Bayside beauty

Monday, 20 June, 2016 | Supplied by: Bisazza Australia


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Clients with sky-high expectations, an extensive brief and a difficult site meant that Steve Taylor of COS Design had his work cut out for him on this Port Philip Bay project. But his design firm nailed the brief and took out the prestigious Allan Correy Award for Design Excellence 2015 for their efforts. Taylor explains how the company went about creating this unique landscape.

The north-western views of the Port Philip Bay region are undoubtedly the hero of the Atkinson Pontifex-built property and the proposed main entertaining space was positioned to maximise this key aspect. As part of the architectural brief, we were left with a fall of 5.1 m from the front door to the footpath and only a distance of 17 m to achieve the height transition. Central to this space the clients were looking to integrate a family swimming pool and spa as a part of the front entertaining space.

Image credit: COS Design.

Our response was to design a pool that is truly one of a kind: a pool that became a part of the guest entrance experience; a pool that doubled as a part of the elaborate retaining system; a pool that looked amazing from the balconies above; and a pool that created an architectural statement from all areas of the garden and streetscape.

The pool originally sat 450 mm higher than it sits now and there were two smaller acrylic windows. A platform was constructed prior to the designs being finished and the clients felt uncomfortable being so exposed to the street so the pool and levels were redesigned and a larger acrylic window was integrated. The spa was designed to create a reflection pond and the floating bench seat enhances the functionality of the area. The white floating concrete slab separates the pool and spa and provides access to the sundeck, becoming the real point of interest.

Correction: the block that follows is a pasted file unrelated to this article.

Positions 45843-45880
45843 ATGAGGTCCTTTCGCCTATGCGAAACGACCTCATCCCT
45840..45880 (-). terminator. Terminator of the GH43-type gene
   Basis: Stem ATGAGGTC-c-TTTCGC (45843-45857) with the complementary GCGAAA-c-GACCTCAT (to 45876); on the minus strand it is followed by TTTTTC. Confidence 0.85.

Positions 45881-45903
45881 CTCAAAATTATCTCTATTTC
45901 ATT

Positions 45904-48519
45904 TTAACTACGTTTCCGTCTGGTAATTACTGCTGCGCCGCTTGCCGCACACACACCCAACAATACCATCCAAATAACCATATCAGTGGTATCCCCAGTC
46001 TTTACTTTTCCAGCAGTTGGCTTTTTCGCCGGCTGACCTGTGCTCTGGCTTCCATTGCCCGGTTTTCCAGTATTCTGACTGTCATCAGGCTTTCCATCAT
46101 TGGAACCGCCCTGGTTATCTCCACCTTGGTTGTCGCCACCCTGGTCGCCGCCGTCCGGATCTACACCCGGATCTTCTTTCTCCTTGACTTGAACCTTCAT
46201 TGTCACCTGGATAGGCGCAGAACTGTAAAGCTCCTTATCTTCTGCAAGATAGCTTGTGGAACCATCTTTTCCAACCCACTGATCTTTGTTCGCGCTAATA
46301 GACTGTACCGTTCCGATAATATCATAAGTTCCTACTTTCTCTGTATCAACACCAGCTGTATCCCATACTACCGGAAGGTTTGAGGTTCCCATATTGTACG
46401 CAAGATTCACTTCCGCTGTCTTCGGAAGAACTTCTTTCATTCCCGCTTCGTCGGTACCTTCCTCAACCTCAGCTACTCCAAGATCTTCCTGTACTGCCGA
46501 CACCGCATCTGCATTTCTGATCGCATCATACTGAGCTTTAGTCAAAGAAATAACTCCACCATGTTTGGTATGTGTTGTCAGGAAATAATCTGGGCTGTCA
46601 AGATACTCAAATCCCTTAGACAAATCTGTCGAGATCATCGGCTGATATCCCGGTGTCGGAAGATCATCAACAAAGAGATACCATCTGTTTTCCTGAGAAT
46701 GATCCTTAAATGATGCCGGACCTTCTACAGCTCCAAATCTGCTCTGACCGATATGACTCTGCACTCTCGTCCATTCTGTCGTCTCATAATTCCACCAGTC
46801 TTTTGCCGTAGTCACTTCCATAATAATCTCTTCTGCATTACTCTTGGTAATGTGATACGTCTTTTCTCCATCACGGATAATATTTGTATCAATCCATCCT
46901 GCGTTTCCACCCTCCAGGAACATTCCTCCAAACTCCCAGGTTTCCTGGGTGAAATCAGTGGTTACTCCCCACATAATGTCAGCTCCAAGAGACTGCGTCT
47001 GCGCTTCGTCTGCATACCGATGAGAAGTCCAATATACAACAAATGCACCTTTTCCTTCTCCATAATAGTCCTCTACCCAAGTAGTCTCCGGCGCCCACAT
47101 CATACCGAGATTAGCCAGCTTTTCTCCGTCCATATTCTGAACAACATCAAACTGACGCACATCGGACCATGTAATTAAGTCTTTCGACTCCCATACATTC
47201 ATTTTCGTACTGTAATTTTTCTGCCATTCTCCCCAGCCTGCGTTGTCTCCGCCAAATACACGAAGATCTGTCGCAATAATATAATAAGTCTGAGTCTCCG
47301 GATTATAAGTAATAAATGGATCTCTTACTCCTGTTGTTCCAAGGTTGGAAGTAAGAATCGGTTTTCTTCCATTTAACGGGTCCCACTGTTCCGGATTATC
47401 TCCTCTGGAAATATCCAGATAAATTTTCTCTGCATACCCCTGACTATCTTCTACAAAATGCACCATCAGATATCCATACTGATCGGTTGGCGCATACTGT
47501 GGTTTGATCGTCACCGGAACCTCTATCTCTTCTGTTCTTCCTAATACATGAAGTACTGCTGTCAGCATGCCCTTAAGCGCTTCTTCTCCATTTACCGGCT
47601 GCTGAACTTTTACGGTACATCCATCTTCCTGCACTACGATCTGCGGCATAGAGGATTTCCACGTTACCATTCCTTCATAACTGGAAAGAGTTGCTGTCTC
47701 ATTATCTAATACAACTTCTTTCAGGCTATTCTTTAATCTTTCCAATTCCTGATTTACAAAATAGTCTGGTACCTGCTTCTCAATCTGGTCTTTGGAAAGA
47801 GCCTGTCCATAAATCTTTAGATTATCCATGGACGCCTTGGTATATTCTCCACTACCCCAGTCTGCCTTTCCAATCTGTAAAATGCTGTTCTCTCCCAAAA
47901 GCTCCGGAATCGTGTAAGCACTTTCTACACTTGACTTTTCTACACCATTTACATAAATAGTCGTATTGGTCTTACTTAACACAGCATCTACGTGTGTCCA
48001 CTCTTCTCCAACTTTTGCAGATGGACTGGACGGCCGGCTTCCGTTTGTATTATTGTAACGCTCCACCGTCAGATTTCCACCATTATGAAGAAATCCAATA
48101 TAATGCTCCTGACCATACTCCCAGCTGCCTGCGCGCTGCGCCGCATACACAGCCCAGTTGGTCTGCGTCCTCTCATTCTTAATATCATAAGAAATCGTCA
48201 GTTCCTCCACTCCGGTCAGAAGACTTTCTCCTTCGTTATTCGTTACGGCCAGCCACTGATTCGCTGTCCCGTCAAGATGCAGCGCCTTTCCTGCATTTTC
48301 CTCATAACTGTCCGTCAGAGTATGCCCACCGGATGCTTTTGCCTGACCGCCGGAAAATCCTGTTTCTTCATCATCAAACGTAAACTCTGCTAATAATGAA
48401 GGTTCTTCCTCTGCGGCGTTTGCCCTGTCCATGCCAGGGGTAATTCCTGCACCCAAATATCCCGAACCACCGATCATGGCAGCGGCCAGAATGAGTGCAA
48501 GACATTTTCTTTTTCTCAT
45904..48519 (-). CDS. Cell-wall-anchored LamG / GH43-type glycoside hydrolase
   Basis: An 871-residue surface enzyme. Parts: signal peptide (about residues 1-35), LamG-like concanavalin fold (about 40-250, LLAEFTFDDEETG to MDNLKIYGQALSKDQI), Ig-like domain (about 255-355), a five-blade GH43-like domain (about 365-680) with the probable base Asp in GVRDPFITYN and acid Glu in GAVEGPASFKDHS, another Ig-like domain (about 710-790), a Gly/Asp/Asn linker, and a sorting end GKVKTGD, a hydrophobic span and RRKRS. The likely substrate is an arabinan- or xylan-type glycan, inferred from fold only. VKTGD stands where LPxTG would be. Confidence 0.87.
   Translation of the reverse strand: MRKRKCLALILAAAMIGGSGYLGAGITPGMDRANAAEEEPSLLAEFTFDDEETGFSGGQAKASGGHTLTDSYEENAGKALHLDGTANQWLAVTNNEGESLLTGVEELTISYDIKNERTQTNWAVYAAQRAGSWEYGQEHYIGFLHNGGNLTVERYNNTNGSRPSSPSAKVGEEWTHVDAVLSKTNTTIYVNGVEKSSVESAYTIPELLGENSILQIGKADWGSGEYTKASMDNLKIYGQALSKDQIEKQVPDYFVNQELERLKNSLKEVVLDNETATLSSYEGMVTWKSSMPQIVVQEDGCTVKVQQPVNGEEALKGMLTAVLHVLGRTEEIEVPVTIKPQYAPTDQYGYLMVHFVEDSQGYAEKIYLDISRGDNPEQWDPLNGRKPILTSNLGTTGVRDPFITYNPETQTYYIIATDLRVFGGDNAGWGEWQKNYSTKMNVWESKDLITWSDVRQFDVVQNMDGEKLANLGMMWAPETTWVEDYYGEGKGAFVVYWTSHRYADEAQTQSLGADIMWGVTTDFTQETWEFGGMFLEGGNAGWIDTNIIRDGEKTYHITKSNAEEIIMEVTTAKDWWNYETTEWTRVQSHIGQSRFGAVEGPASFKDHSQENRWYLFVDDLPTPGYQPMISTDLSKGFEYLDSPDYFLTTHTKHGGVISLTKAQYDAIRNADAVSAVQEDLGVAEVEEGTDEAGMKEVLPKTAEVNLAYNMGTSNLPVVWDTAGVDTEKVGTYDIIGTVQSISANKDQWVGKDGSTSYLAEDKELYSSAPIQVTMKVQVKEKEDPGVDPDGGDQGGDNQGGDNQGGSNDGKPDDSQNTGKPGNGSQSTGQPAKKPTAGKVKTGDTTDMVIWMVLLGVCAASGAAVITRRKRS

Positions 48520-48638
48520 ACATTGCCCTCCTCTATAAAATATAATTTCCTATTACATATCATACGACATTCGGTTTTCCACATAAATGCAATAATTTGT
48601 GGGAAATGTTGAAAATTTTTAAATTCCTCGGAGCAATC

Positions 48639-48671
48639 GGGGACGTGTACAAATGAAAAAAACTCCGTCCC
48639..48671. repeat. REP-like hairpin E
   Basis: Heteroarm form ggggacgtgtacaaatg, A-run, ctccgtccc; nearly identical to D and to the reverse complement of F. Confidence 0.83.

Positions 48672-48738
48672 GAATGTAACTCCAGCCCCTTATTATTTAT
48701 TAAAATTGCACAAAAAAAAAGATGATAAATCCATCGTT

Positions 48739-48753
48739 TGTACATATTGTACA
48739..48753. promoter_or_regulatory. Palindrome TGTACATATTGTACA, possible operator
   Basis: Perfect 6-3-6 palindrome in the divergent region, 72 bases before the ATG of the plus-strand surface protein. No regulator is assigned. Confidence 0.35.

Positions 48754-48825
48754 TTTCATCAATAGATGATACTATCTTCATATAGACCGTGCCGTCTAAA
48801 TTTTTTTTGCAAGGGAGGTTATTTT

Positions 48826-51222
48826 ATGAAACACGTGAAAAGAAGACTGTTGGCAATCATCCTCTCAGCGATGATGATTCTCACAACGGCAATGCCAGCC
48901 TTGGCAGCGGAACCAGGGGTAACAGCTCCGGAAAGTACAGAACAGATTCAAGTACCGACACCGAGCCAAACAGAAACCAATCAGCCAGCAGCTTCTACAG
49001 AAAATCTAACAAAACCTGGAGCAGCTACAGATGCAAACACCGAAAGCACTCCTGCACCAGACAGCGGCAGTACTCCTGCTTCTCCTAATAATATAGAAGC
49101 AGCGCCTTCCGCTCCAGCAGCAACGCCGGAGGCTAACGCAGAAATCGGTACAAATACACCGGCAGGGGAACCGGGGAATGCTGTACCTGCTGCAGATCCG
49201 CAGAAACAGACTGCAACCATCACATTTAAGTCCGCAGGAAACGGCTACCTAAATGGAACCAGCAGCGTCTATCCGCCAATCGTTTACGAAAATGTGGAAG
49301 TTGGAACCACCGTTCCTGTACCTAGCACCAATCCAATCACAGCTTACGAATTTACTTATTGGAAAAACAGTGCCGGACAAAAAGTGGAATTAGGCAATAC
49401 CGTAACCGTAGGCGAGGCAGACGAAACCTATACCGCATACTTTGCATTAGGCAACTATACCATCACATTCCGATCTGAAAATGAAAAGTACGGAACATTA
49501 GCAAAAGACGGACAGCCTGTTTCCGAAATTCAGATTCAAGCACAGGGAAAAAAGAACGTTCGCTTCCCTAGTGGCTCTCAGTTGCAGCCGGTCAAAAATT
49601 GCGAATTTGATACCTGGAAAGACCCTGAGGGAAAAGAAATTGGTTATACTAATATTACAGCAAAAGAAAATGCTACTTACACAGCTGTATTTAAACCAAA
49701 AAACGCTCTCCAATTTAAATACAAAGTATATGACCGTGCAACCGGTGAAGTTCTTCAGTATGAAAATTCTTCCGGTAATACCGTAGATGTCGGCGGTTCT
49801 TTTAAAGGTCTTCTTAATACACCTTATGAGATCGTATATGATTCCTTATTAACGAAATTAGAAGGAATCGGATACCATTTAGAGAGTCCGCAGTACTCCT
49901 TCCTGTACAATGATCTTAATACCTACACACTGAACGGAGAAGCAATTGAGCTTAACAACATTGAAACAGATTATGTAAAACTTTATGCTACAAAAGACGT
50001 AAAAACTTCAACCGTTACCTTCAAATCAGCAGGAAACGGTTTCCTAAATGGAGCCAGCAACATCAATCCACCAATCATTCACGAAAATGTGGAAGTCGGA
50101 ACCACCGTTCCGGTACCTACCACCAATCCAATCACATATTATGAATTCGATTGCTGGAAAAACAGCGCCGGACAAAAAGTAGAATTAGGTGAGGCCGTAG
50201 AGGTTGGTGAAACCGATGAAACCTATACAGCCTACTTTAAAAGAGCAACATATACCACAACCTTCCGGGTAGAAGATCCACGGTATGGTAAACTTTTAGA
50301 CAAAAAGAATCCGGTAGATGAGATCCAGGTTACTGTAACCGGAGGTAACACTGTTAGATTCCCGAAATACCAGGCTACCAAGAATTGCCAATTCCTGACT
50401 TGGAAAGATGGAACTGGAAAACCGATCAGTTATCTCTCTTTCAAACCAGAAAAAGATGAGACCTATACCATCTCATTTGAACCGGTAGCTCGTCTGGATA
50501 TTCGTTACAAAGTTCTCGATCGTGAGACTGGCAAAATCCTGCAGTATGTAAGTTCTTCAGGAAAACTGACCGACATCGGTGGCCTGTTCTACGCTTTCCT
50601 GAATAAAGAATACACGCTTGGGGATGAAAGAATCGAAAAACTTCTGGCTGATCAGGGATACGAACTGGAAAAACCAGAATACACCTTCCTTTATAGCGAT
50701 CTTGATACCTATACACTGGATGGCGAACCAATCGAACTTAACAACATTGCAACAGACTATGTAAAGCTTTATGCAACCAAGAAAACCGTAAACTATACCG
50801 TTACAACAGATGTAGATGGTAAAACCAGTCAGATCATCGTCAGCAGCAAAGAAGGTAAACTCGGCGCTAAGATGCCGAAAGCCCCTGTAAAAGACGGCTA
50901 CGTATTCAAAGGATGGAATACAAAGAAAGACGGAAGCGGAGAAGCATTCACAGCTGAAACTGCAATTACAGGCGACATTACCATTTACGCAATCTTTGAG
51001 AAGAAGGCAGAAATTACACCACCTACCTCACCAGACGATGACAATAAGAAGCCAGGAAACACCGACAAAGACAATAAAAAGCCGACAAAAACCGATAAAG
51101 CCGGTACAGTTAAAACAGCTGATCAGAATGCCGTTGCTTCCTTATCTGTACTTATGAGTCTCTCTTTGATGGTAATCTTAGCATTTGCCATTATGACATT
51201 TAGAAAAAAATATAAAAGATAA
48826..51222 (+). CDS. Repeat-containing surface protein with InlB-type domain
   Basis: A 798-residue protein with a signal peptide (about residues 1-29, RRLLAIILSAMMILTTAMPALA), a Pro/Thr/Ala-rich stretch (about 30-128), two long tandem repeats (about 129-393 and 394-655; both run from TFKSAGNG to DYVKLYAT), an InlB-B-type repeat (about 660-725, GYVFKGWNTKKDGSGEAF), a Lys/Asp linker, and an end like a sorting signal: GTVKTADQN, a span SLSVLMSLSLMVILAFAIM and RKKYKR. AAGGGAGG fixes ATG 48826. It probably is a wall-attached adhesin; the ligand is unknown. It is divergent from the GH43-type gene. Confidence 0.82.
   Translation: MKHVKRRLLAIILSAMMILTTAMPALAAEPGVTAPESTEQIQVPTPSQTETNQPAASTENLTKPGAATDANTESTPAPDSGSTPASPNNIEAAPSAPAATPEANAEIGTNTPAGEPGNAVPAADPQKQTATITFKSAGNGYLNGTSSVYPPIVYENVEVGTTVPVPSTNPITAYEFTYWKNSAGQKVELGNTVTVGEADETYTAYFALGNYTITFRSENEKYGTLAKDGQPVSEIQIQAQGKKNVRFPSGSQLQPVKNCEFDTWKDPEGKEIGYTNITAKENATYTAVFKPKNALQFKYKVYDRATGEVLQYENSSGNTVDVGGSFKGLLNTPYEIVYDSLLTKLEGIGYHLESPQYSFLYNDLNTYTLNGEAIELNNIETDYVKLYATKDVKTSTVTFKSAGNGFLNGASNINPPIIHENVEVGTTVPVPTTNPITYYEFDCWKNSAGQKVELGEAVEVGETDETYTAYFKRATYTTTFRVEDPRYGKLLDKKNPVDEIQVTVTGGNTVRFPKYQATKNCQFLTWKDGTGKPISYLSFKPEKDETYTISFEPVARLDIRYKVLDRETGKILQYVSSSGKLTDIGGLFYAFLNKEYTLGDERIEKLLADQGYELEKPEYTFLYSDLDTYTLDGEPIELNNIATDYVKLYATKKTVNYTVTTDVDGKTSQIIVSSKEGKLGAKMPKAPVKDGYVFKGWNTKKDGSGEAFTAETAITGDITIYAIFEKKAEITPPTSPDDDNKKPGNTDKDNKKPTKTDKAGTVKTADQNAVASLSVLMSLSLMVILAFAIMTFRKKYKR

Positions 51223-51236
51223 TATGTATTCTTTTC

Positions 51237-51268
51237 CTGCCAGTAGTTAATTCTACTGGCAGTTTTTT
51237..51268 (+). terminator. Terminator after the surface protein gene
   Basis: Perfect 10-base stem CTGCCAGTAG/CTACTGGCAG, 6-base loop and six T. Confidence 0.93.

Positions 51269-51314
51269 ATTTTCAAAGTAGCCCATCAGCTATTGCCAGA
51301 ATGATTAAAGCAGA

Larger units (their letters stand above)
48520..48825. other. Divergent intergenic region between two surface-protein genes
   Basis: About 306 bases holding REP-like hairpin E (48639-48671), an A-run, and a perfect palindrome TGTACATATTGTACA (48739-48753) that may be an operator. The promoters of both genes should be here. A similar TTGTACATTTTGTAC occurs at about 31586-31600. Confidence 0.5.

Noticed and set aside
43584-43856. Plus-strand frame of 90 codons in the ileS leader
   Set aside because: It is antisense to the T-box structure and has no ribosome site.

Image credit: COS Design.

The front yard has been extensively terraced with contrasting retaining walls, while cantilevered floating concrete landings and bluestone steps manage the pedestrian entry, which has a rise of just over 5.1 m. Hamilton Landscapes handled the garden construction. The foliage is all about contrasting colour, forms and textures that not only helps with the large site slope but adds streetscape interest for guests entering the home. Due to the front door being elevated 5.1 m above the footpath level, privacy was an issue as the clients didn’t want to be exposed to the street; however, they wanted to maintain the views so along with Lump Sculpture Studio we created a bespoke feature light box of the local windswept tea-tree, which comes to life at night and pays respect to the indigenous plant life of the area.

The pool maximises the views and becomes an architectural feature of the pedestrian entry with the introduction of the large acrylic window. The spa doubles as a reflection pond and connects in a design sense to the northern courtyard reflection pond. They are separated and softened by a forest of maples and white round concrete steppers and ground covers while the timber bench seats add functionality to both zones.

Image credit: COS Design.

The front streetscape is a combined palette of mixed blue tones, green and black. Against the footpath Strelitzia reginae has been planted en masse in front of a rendered retaining wall. Below the custom mail box the garden bed has been filled with a wave of Lomandra confertifolia ‘Little Pal’. Clipped Buxus sempervirens balls rise from a bed of Ophiopogon japonicus nigra while a feature Dracaena draco and Aloe barberae sit either side of the entry. Cephalotaxus harringtonia ‘Fastigiata’ is then staggered within Rosmarinus officinalis ‘Prostratus’ along the streetfront.